Learn Brazilian

5 Feb


By Diego


  • Blackout, power cut, power failure..

Na prática, para evitar um novo apagão elétrico, criou-se um novo apagão: o de gás.

In pratice, to avoid a new eletrical blackout, they created a new power failure: the gas one.

The word apagão comes from the verb apagar ‘to switch off’. It was coined in 2001 to describe the severe eletrical power cuts at the time. The same word is also used for other kinds of ‘switching off’ or power failure, for example o apagão aéreo, to describe the critical situation at Brazilian airports with long delays, overbooking and cancelled flights.

The suffix –ão is often used in Portugueses as an augmentative. An augmentative increases the quality of the original word, often indicating a larger size. For example:

Forte – strong        fortão – very strong

Centro – centre     centrão – big centre.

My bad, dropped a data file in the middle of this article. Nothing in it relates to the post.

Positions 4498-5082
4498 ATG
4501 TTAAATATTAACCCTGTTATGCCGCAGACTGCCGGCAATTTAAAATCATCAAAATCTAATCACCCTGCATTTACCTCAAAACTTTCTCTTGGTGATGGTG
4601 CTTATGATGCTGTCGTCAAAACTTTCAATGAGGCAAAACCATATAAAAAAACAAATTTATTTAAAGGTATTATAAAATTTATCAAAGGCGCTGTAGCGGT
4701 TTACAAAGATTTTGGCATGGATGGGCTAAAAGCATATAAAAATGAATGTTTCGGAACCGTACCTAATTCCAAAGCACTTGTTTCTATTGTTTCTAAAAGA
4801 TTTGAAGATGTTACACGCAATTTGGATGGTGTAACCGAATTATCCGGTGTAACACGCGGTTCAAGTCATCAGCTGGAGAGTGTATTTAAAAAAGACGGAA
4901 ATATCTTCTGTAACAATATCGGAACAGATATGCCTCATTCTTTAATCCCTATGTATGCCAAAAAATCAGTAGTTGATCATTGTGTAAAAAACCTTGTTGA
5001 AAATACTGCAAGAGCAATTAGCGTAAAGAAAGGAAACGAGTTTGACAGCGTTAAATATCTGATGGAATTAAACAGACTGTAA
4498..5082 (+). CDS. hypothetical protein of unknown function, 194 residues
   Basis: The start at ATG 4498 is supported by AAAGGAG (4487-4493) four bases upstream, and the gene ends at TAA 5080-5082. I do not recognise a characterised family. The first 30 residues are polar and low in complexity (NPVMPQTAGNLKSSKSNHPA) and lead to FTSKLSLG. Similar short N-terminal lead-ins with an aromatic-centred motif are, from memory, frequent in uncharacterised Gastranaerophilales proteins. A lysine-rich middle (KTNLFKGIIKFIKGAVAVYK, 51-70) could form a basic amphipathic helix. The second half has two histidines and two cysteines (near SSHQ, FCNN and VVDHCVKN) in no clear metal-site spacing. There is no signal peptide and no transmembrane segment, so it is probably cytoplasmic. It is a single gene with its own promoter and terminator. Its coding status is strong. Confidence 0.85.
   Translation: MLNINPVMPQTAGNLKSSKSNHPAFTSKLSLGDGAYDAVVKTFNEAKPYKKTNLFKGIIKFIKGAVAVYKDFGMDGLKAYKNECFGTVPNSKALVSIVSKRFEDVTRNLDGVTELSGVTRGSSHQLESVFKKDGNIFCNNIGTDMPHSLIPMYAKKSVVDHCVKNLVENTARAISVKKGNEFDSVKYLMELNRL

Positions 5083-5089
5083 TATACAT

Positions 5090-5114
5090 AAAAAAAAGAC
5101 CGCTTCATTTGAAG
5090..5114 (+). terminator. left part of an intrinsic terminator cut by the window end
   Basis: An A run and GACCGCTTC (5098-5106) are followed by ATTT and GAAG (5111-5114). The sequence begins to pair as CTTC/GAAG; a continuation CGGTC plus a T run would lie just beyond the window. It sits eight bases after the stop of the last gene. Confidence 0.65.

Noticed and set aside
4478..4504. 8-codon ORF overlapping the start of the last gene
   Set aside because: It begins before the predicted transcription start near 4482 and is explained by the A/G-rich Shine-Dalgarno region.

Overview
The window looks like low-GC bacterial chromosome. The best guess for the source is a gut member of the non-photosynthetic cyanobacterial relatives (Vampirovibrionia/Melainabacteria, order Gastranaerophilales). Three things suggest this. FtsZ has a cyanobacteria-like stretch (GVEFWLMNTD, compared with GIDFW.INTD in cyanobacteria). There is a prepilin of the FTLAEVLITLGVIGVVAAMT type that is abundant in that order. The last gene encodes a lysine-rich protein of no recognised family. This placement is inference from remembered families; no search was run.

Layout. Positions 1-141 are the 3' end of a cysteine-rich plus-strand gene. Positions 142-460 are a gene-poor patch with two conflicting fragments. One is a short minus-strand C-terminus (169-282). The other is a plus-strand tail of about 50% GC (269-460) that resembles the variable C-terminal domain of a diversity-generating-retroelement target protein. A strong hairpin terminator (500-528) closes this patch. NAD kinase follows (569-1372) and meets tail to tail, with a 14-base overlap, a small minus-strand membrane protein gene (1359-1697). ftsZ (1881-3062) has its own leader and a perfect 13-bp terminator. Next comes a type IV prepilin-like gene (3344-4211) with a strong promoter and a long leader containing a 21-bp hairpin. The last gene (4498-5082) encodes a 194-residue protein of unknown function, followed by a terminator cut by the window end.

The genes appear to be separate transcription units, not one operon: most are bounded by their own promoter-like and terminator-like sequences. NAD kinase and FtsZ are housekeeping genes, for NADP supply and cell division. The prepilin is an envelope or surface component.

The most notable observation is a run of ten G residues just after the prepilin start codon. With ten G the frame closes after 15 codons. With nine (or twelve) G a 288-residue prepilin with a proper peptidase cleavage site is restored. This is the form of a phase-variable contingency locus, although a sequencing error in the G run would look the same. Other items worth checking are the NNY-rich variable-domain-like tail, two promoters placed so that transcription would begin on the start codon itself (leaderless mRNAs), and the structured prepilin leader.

Augmentatives are very popular in Brazil. An important football championship is the brasileirão and some famous football statioums are the Mineirão in Belo Horizonte, the barradão in Salvador, and the Engenhão in Rio de Janeiro.

Names of stores also commonly adopt augmentatives, like Drogão, Feirão, Ponto Frio Bonzão and there is a popular Sunday TV programme called Domingão do Faustão. The most common augmentatives are masculine -ão and the feminine -ona. For example:

Um jogo – a game       um jogão – a great game.

Uma mesa – a table   uma mesona – a big table.

Strangely enough, the masculine augmentative can also sometimes be used with a feminine noun. The noun then becomes grammatically masculine with a meninine meaning. For example:

Uma mulher – a woman.

Um mulherão – a big woman(normally used by men rather than woman to describe a woman).

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